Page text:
Re: [xmca] XM, C's and H's

From: Andy Blunden <ablunden who-is-at>
Date: Tue Dec 16 2008 - 00:12:50 PST

I promise to follow up on those essays Derek, but let me ask
you one more question.

Do you think heat exists, or is it a metaphor or fiction or
something, like consciousness. And what's the difference?


Derek Melser wrote:
> Thanks Andy,
> I knew of the book, and have actually skimmed it, but didn't notice the
> quality of his account of folk theory. I've had a good look at it now.
> It's a lot more interesting, as a defence of folk psychology, than the
> other stuff I read on the subject for my PhD. But I think, if this of
> Bruner grabs you, that you would find my own account of folk psychology
> (alias 'theory theory') interesting too. It makes up the first part of
> the first of two chapters ('Where our notion of the mind comes from 1' &
> '2') in that stunning feat of anti-cognitivism, /The Act of Thinking...
> /(browseable on Google books aussi).
> I remember having to bone up on the Grice stuff about reciprocal
> communicative intentions some decades ago. In my view (see:
> ) the cooperative
> aspects of verbal communication are relatively superficial and,
> fundamentally, verbal communication is a /concerted/ activity (of
> speaker and hearer).
> I still think the Santa analogy holds good. 'It's just a children's
> story.' As long as the child knows what really goes on at Christmas, who
> it is who is really giving the prezzies, the realisation that Santa is a
> myth shouldn't be too difficult. But, you're right, it's very different,
> in practice, with 'mind' (etc.). Even if you can point precisely to what
> the metaphor is about, what the reality underlying the metaphor consists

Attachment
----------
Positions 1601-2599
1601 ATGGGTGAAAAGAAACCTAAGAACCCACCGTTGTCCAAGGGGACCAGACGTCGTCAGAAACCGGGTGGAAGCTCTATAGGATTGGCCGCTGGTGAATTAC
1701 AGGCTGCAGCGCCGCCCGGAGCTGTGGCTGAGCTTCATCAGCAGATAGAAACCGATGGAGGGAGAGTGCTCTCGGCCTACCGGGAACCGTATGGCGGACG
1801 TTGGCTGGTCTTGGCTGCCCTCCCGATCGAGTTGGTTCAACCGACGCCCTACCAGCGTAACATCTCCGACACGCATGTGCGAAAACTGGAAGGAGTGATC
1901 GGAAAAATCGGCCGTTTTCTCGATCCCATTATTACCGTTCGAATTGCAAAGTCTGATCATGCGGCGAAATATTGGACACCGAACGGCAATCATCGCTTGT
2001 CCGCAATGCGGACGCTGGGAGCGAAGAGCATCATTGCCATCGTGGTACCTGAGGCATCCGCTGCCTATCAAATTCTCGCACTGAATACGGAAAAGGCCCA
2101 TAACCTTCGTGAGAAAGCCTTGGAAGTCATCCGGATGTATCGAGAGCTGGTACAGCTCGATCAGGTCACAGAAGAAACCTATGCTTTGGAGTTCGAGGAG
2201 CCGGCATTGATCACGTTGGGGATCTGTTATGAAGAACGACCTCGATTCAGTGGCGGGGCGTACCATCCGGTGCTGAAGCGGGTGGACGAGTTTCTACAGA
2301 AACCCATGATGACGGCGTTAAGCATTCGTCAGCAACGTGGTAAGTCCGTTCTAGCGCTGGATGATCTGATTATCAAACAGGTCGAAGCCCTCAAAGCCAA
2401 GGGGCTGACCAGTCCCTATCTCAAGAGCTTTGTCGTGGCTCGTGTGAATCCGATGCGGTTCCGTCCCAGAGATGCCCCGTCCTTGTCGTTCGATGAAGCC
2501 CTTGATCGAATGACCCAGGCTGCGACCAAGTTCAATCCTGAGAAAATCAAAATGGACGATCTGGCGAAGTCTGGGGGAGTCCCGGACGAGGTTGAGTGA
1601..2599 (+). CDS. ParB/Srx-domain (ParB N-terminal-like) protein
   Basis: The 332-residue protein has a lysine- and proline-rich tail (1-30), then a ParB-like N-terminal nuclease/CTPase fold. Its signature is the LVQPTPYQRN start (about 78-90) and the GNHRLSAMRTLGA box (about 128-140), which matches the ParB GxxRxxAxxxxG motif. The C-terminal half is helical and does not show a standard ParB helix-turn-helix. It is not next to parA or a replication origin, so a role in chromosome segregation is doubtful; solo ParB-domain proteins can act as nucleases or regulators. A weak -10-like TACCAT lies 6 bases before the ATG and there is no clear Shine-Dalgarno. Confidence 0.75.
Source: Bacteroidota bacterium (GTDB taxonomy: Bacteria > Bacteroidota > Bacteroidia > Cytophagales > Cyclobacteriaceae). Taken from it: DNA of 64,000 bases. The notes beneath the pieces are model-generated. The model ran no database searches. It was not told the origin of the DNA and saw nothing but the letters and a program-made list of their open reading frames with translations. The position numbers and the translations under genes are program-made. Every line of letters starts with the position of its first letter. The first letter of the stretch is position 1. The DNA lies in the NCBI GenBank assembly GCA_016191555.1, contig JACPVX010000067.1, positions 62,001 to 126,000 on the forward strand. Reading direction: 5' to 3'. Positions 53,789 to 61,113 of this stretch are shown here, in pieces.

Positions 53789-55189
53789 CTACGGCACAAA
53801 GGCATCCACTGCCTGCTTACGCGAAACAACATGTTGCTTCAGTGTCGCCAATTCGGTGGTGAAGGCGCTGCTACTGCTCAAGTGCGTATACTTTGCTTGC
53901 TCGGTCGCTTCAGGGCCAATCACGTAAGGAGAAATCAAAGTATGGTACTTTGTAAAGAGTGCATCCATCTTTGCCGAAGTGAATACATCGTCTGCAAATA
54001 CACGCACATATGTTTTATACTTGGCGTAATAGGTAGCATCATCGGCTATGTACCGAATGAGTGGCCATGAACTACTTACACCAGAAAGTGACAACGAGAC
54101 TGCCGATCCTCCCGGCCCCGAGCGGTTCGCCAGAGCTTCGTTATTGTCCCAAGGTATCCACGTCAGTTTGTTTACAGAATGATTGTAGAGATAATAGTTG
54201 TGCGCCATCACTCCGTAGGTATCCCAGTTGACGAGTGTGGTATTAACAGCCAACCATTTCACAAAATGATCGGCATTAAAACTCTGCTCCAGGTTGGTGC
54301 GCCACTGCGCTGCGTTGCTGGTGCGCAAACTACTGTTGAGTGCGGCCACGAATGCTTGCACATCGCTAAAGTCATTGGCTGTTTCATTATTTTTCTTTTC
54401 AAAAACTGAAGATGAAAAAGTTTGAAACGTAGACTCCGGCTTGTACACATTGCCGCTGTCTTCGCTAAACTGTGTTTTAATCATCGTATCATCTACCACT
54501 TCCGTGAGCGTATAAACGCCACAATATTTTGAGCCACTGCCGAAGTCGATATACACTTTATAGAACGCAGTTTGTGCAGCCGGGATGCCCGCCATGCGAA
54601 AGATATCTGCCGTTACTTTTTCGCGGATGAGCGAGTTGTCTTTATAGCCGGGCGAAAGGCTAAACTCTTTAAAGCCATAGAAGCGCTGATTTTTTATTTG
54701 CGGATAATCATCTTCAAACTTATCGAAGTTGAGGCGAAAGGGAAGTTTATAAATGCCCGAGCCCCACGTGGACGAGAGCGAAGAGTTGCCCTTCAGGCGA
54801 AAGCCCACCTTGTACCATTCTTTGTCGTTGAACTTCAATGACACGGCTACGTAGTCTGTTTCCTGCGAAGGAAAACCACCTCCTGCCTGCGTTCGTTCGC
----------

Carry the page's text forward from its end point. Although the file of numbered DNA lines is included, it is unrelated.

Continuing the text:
> of, what 'mind' is a metaphor /for/, people are still going to be
> incredulous, even indignant.
> I remember as a young philosophy tutor steeped in Ryle, commenting to a
> psychiatrist (a friend's father, head of a large institution) that I had
> a lot of trouble getting my tutorial class to even understand the idea
> that, really, there is no such thing as 'the mind'. His expression
> suddenly became grim. He said, "Do they really let you teach that?"
> One last thing. I'm not an atheist any more than I am a behaviourist.
> (Nor, of course, am I a naive theist, or a naive realist about folk
> psychology). Hopefully, my views in both areas are a bit more
> sophisticated. Not going along with the folk myths doesn't necessarily
> imply a defection from whatever solidarity is around, though. For example,
> Merry Christmas.
> Derek
> 2008/12/16 Andy Blunden < <>>
> At last! I've been driving myself crazy over this one. The
> discussion of "Folk Psychology" I liked was in:
> *Jerome Bruner. Acts of Meaning: Four Lectures on Mind and Culture*
> It's on Google books, so you can check it out there. Sorry for all
> that! :(
> Andy
> Andy Blunden wrote:
> Derek, I should sleep some more, and then maybe I'd remember not
> only how to spell an author's name, but also which author I was
> reading! My apologies. I will continue trying to discover in
> which book I found this interesing argument.
> But in the meantime, I was not absolutely completely deceiving
> you in that Tomasello has an extended argument about what he
> calls "Gricean Communicative intention," the drift of which is
> that you can only make sense of people's speech and actions on
> the basis that the speaker assumes that the listener knows what
> the speaker's intention is, and that the speaker knows that the
> listener knows that the speaker knows that the listener knows
> the speaker's intention, and so on ad infinitum. In my words a
> rational knowledge of "folk psychology" is presupposed in
> communicative action.
> Andy
> Derek Melser wrote:
> Andy,
> I was looking up Tomasello's 'Origins of Human
> Communication' on google books -- as you were writing this
> last email of yours, as it happens -- hoping to browse the
> bit on folk psychology, but it assures me there is no
> reference to 'folk psychology' in the entire book. How can
> this be???
> DM
> 2008/12/16 Andy Blunden <
> <> <
> <>>>
> Oops, I meant Michael Tomasello. (I realised this while
> asleep last
> night! Isn't that weird?)
> Andy
> Andy Blunden wrote:
> Michael Thomasino has a nice bit about "folk
> psychology" in his
> "Origins of Human Communication" where he points out
> that folk
> psychology exists as a real force in human life and
> goes from
> there into a very interesting argument. You should
> have a look
> at it.
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Received on Tue Dec 16 00:13:18 2008

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